Black Minds Matter Hackathon 2020

During August 2019, UK based MVP Tricia Sinclair, organised a widely supported Dynamics and Power Platform Community quiz in support of the Black Lives Matter movement, which raised proceeds for the Black Minds Matter charity in the UK.

With the momentum gathered from the quiz, Tricia then went on to organise a month long series of events as part of a Power Platform School for 8 BAME youngsters, including;

  • Elisha Peters
  • Eleesha Peters
  • Saumya Suganthan
  • Shaniah Williams
  • Bridget Tashinga Okhiogbe
  • Amina Smith Gul
  • Albert Quansah
  • Rosina St James

 This culminated in a fully fledged Power Platform Hackathon during which the newly initiated #PowerAddicts could showcase their learning experience and put everything they learned into practice.

The Hack event was preceded by a month long intensive programme of activities supported by a number of experts from within the D365 and Power Platform Community as part of a Power Platform School.  The purpose of the Power Platform School was to raise  awareness and visibility of BAME people within the Power Platform Community, to encourage more young BAME people to consider Tech as a career, as well as providing Guidance and Opportunities for anyone who had already made that decision.  Tricia had received support in this from Malik Gul, the director of Wandsworth Community Empowerment Network, who had assisted in helping to put the mentees in touch with  the 8 mentors;

In addition to mentorship, the participants also received career advice and training on Power Platform technology, such as Power BI, Power Automate and Power Virtual Agent, as well as tech methodologies such as project and change management.  This was provided by the following Power Platform and technology experts;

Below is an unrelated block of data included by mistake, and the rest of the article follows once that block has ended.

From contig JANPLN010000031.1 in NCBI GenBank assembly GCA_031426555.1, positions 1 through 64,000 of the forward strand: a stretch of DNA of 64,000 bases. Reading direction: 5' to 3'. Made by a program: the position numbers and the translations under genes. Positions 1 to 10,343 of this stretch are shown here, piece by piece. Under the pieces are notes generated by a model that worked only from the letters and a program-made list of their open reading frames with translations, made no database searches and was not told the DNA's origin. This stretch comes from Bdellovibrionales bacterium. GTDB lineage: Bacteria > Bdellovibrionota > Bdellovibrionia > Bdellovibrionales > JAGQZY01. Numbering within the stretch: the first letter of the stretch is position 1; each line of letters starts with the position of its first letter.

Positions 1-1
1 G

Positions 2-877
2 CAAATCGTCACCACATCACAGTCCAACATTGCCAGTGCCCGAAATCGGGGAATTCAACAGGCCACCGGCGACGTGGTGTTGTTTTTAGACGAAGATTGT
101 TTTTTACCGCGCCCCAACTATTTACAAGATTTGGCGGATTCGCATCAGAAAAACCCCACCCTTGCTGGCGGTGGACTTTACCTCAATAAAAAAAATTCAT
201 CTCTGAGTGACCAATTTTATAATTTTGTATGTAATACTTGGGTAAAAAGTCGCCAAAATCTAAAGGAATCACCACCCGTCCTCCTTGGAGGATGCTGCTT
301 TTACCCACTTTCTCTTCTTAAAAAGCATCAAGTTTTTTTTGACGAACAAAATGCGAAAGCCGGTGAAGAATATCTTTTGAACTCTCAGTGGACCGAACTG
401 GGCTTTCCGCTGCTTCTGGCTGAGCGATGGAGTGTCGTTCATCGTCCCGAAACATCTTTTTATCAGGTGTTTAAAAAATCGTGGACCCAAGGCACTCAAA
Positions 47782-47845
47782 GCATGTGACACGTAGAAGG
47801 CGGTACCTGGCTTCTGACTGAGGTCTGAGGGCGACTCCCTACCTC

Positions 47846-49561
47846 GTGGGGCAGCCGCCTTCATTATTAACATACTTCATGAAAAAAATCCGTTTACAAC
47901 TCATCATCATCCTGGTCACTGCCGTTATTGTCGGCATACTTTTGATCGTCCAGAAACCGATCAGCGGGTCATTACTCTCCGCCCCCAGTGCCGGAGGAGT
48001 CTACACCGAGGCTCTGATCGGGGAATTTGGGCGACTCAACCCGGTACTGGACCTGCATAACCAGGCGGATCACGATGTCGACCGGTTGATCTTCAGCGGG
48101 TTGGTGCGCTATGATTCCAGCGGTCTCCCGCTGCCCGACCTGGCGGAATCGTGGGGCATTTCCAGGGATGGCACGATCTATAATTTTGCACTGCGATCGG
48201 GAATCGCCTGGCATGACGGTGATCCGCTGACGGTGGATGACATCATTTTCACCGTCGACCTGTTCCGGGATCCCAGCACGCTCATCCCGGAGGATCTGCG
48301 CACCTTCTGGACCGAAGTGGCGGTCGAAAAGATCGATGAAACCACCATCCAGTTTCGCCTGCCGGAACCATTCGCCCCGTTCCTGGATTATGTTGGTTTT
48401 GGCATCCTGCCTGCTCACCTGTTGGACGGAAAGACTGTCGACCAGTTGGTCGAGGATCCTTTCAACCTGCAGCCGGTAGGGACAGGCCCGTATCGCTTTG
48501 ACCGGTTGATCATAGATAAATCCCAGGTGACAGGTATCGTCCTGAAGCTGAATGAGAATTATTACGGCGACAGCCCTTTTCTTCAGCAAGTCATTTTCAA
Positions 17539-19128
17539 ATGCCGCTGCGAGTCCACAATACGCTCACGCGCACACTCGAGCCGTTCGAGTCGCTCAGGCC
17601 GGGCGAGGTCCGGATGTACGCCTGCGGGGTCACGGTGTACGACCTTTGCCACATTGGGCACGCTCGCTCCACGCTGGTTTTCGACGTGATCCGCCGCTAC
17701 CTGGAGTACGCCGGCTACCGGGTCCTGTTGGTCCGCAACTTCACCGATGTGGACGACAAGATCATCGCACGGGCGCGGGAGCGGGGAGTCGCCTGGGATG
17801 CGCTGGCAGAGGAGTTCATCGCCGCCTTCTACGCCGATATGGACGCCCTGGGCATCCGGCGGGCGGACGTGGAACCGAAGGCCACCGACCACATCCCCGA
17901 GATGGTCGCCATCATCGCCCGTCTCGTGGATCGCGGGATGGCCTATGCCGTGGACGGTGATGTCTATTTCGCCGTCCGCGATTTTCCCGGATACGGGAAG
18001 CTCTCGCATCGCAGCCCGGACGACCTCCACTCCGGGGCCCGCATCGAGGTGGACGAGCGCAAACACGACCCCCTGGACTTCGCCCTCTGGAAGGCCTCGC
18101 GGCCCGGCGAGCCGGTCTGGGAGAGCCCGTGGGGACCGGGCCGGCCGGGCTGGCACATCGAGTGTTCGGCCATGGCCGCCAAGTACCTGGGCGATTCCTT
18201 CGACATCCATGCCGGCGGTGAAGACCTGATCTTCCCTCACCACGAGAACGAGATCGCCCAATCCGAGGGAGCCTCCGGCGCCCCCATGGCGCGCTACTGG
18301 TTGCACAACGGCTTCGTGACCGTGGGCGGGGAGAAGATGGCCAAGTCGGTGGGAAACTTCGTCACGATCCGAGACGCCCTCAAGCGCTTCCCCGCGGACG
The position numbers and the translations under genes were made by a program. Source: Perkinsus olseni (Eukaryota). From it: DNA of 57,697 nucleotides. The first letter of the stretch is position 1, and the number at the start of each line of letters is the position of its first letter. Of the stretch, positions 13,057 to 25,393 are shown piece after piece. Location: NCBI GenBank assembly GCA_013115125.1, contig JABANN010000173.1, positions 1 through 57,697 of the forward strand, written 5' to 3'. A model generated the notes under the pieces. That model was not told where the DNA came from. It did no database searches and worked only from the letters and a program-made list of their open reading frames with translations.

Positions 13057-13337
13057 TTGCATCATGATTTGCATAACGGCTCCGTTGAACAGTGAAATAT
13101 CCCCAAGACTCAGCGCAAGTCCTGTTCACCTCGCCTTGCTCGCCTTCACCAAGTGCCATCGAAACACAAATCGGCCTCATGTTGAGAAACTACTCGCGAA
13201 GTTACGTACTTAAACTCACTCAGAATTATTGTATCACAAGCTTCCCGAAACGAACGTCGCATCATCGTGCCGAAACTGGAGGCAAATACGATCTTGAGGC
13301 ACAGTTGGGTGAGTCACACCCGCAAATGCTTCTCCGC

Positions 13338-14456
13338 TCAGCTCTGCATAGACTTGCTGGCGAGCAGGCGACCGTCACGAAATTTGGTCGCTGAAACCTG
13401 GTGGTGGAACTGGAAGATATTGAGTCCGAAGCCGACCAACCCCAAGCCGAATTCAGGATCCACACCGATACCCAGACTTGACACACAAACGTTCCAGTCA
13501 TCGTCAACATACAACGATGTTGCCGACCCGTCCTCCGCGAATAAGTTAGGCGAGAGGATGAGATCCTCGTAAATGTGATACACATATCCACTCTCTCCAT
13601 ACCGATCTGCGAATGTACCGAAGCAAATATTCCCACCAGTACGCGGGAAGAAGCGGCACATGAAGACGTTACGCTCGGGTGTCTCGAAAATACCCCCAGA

On the 29th of August, the activities culminated with a  Hackathon event.  The day started with some introductions and then we heard from Tricia who gave us some background on the Power Platform School.

Tricia then introduced us to a hugely inspirational speaker,  from within the BAME community, Mark O (Oburoh).  Mark spoke to us of his own personal journey and how he achieved a successful career in tech.

Mark spoke honestly about how his life goals might have been limited as a young black male, who was brought up on a council estate in Brixton, and about how his life changed when he was given the opportunity to study Technology at Saturday classes.  This opportunity allowed him to meet new people, from diverse backgrounds allowing him to  expand his horizons socially as well as in terms of his career.  

Mark started his career in tech support, but has always continued to work hard to learn and improve, his advice to his younger self would be, in the words of Satya Nadella “Don’t try to be a know it all, be a learn it all and don’t be afraid of failure”.  Inspirationally, Mark has been working at Microsoft for 6 years is now a Partner Technical Architect, and although Mark joined the Tech world because it expanded his own horizons, he now teaches others how to leverage Technology to empower themselves.

Mark also spoke passionately about how Microsoft as an employer and a technology innovator, welcomes cognitive diversity and positively promotes diversity and inclusion programmes, particularly for the BAME community.  Mark told us how he feels many of the barriers he originally felt could have limited him are being removed and that because of this, his confidence as a person has now grown exponentially.  Mark now feels he can just try anything and wants to encourage others to ‘just try’ quoting the legendary Michael Jordan “You miss 100% of the shots you don’t take!”.

We then had some pointers from Chris Huntingford on how to run a successful Hack, encouraging us to make the most of the platform we were using.  We had been fortunate that the sponsors cloudThing had provided their Remo environment for us, and that really works well as a virtual collaboration space.